6. Kombai or Combai Dog
Kombai is one of the oldest dog breeds in existence. In ancient times, Kombai was a war dog. The sculptures of war dogs are found in ancient Tamil temples. Furthermore, the Kombai has been recognized and well represented by the Kennel Club of India in various dog shows. The Kombai is very alert and easily adaptable to the climatic conditions. Kombai continues to be popular in South India as loyal family pets.
7. Indian Spitz
He’s my handsome guy, Tuffy. He belongs to one of the most popular Indian dog breeds, the Indian Spitz. Their longhaired coat, stylish look and playful nature, makes the Indian Spitz an enduring and classic breed. Typically, they have a pure milky white double coat. However, mixed shades are not uncommon. It is believed that the Indian Spitz have descended from the German Spitz. They were first introduced by the British during the 19th century. Though, there are different standards around the world as to the ideal size of this breed, they are generally larger than their smaller cousins, the Pomeranian.
8. Kumaon Mastiff
The Kumaon Mastiff is a very ancient and rare livestock guardian breed. These dogs are indigenous to the Kumaon region of the Himalayan Mountains in the present-day state of Uttarakhand, India. They have high energy and massive strength. Currently, with about 150-200 specimens remaining, this dog is extremely rare even in the area of its origin.
9. Indian Pariah
My desi girl, Selfie, is an Indian Pariah. The Indian Pariah dogs are also known as companion dogs. They are extremely playful, affectionate and devoted family dogs with high intelligence. Additionally, they are pure breeds, well suited for extreme Indian climates, where temperatures can vary from -10℃ to 50℃. Besides, they are very alert dogs which are easily trainable. They often qualify as guard dogs and police dogs.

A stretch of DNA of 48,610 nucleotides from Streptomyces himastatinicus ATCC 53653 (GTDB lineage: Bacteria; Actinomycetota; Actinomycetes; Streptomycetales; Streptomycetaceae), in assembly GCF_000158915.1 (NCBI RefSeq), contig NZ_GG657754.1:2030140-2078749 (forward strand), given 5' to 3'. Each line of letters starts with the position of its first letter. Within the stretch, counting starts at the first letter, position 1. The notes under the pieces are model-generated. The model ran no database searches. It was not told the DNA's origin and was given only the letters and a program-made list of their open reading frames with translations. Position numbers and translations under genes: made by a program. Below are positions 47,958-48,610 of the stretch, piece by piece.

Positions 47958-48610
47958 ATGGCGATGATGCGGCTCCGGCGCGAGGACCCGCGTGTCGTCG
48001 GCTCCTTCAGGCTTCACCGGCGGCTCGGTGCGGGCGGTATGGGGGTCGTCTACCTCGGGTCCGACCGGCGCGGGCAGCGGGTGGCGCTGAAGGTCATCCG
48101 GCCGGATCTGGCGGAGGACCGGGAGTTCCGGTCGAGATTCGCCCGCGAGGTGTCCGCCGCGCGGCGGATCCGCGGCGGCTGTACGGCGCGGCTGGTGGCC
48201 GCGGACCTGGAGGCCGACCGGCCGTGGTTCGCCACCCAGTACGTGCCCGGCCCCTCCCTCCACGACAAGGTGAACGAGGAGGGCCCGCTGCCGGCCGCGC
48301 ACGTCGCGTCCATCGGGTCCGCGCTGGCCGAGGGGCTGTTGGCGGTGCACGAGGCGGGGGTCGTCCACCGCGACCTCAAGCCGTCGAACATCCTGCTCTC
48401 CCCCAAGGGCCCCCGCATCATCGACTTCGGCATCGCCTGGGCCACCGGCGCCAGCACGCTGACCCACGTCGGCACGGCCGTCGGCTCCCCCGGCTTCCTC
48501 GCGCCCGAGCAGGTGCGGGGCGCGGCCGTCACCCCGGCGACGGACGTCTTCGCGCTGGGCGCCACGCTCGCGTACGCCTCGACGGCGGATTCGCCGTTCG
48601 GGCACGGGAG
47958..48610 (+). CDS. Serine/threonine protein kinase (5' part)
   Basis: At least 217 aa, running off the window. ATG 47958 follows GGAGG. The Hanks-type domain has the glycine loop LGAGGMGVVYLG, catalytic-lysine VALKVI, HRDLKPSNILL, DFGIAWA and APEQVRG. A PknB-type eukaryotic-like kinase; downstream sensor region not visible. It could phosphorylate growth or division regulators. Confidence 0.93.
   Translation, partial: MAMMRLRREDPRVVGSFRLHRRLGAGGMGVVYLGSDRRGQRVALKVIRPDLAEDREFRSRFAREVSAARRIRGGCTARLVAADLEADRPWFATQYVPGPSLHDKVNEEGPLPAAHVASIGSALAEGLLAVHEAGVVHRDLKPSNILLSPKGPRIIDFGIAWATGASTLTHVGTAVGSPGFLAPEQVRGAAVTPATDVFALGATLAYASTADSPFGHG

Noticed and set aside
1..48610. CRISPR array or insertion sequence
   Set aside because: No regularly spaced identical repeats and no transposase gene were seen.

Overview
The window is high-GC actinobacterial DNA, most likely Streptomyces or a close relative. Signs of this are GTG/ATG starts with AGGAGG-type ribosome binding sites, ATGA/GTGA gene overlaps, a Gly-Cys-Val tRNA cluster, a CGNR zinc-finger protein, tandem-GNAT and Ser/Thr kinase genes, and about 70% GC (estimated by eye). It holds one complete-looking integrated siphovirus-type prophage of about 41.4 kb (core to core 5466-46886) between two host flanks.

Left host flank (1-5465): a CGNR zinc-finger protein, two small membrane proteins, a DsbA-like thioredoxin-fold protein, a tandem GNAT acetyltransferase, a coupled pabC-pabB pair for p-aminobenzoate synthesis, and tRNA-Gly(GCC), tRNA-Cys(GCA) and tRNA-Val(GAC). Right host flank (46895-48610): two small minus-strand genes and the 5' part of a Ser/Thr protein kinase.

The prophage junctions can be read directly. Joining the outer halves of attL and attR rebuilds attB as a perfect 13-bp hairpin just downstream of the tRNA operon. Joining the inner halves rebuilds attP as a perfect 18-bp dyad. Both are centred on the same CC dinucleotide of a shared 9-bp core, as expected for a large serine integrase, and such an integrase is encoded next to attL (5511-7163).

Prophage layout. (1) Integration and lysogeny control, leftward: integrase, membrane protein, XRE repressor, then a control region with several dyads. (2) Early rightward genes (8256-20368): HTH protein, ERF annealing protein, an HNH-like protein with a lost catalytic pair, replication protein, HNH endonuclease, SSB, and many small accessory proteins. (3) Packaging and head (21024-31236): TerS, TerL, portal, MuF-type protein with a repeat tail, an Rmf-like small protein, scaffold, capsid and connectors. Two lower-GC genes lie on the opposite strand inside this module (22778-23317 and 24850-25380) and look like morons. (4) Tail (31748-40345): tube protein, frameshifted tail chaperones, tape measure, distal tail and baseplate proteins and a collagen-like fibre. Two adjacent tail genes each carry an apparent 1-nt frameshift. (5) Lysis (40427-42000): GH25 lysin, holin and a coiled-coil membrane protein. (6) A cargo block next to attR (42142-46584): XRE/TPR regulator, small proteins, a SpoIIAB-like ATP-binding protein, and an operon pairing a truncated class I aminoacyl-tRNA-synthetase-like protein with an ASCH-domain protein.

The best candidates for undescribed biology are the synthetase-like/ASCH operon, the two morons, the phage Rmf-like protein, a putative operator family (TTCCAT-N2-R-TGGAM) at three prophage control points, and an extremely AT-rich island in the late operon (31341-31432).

10. Indian Mastiff or Bully Dog
The Indian Mastiff or Bully Dog is a working dog breed used for hunting and guarding. The word Bully derives from the root word of the Bohli languages Hindi-Urdu and Punjabi, which means ‘heavily wrinkled’. This breed is popular in the Punjab region of India and Pakistan. They are dominating canines, and hence, suitable only for well-experienced dog owners.
To summarize, the Indian dog breeds are much easier to maintain and cost less to raise. They are skilled, sturdy and adapt well to India’s tropical climate. Even though there has been a recent rise in attention and adoption, there is still quite a large number of them dwelling on the streets. This is primarily because of preferences over foreign breeds and sometimes because of zero awareness.
In his ‘Mann ki Baat’ radio address in August 2020, Prime Minister Narendra Modi urged Indians to adopt Indian breeds of dogs as he emphasized the need to be self-reliant in all areas.
It is high time we realize this issue and revive our Indian dog breeds by propagation and adoption. Let’s together make our home a ‘Home Slurp Home’ .